I realize now the false claim that Senator Sanders is an atheist has contributed to a major blind spot regarding the meaning of his campaign—at least for me. In fact, it could be argued that the Sanders campaign has been making a religious statement about the nature of our times—a statement that has not been articulated for two thousand years.

When he spoke at Liberty University Bernie quoted the prophet Amos:

“But let justice roll on like a river, righteousness like a never-failing stream.” (Amos 5: 24)

Perhaps this association between Sanders and Amos can explain how Sanders could wage such a devastating battle against his opponents and yet accept his losses with equanimity. Perhaps his desire to win is not mutually exclusive of the focus on getting his message out.

According to Robert Eisler, this verse in Amos refers to the Messianic water of life in its original spiritual sense. ((Orpheus the Fisher: Comparative studies in Orphic and early Christian cult symbolism. Rare Mystical Imprints, Kessinger Publishing)) However it has also been interpreted literally. Eisler says this tug-of-war between the mystical and the literal is a characteristic of religious experience.

Many of you will be aware that the last person to be influenced politically by verses like this one from Amos was John the Baptist, and this may not seem like the most encouraging of associations for Senator Sanders.  But I would argue that we are not re-enacting that old drama. While scriptural verses might give us clues about its nature and meaning, the phenomenon itself is fresh and new for our time.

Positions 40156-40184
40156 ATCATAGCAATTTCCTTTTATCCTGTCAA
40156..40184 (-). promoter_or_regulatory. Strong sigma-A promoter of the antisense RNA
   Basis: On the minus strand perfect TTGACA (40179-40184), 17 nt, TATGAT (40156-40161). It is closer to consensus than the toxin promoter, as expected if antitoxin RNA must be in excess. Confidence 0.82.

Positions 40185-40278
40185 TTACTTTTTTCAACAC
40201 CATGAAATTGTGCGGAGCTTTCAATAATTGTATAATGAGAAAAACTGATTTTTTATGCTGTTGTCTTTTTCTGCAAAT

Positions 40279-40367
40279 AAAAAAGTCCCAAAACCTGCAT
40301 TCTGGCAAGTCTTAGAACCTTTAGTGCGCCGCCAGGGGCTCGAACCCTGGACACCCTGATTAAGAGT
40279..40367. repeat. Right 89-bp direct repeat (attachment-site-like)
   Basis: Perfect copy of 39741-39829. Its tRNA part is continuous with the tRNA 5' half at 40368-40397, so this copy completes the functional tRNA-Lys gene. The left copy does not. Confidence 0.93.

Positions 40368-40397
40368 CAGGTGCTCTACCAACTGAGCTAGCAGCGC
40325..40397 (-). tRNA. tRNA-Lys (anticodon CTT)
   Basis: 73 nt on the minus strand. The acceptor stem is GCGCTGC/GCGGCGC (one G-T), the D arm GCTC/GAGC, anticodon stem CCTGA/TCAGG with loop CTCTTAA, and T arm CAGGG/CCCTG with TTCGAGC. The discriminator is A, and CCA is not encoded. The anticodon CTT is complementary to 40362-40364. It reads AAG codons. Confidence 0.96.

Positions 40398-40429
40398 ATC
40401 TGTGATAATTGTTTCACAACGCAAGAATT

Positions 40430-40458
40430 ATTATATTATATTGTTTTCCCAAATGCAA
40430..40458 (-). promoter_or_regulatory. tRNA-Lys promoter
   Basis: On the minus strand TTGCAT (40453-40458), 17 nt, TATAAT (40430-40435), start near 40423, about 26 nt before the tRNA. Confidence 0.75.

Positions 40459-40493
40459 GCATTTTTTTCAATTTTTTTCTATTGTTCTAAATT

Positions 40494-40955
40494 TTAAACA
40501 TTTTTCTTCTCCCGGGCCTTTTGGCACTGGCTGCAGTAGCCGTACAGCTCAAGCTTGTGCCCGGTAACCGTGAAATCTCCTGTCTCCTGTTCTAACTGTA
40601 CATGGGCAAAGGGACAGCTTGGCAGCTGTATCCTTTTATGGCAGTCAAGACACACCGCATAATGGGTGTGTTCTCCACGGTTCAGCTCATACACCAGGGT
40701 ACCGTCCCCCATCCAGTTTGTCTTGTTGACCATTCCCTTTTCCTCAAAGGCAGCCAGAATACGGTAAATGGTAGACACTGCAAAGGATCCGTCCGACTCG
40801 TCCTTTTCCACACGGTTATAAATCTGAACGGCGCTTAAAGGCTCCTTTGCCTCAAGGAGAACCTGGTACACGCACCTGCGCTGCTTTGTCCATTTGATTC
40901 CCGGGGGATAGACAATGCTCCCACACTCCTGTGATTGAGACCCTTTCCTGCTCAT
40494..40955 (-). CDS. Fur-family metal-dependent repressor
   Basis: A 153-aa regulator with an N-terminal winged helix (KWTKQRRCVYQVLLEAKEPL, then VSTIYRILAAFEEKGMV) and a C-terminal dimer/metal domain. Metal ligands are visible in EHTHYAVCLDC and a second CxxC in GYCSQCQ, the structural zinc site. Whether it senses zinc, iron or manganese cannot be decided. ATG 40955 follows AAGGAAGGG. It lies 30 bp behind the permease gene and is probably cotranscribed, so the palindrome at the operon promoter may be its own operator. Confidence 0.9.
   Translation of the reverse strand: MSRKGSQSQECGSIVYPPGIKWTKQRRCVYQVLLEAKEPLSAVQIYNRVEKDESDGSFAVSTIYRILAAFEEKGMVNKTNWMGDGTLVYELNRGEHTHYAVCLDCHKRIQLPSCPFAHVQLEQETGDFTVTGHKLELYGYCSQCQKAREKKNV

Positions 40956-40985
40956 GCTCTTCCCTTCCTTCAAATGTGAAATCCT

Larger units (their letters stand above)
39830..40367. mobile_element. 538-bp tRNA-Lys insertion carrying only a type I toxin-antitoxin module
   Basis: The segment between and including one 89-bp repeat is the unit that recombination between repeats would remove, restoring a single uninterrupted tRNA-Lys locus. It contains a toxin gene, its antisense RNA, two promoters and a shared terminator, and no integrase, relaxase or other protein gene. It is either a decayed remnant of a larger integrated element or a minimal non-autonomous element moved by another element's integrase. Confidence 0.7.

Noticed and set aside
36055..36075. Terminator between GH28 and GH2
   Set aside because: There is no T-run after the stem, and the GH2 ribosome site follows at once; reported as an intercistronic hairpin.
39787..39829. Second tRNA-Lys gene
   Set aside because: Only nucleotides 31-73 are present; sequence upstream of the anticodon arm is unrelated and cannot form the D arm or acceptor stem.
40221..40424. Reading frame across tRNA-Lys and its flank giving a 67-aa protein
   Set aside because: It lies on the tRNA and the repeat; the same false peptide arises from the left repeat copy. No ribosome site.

Some might also be concerned that this view is in conflict with the views of one of our friends in this conversation, Pope Francis. But it is not at all. These ideas represent the meeting of all religions, especially Christianity and Judaism, but also Islam, Buddhism and Hinduism, among others.

Eisler speculates that Ezekiel 47: 9-10 is another passage that influenced the doctrine of the Baptist and he presents this passage as an example of the way in which literal interpretations compete with allegorical interpretations.

The Jewish exegesis of the scriptures haven’t been handed down to us, but Eisler thinks it’s possible to reconstruct them from the commentaries of the Christian Fathers by eliminating the specially Christian features of their symbolism and retaining those elements which clearly correspond to Jewish ideas. He begins with Theodoret’s Commentary on Ezekiel:

“The Church Father refers the prophecy about the mystic stream to the sacrament of baptism, by saying ‘all those that are washed in the redeeming waters will reach salvation’. He means of course the Christian baptism, but the words could quite as well be used by a disciple of John, since the latter’s baptism is intended to save the repentant and regenerate new Israel from the ‘wrath to come’.”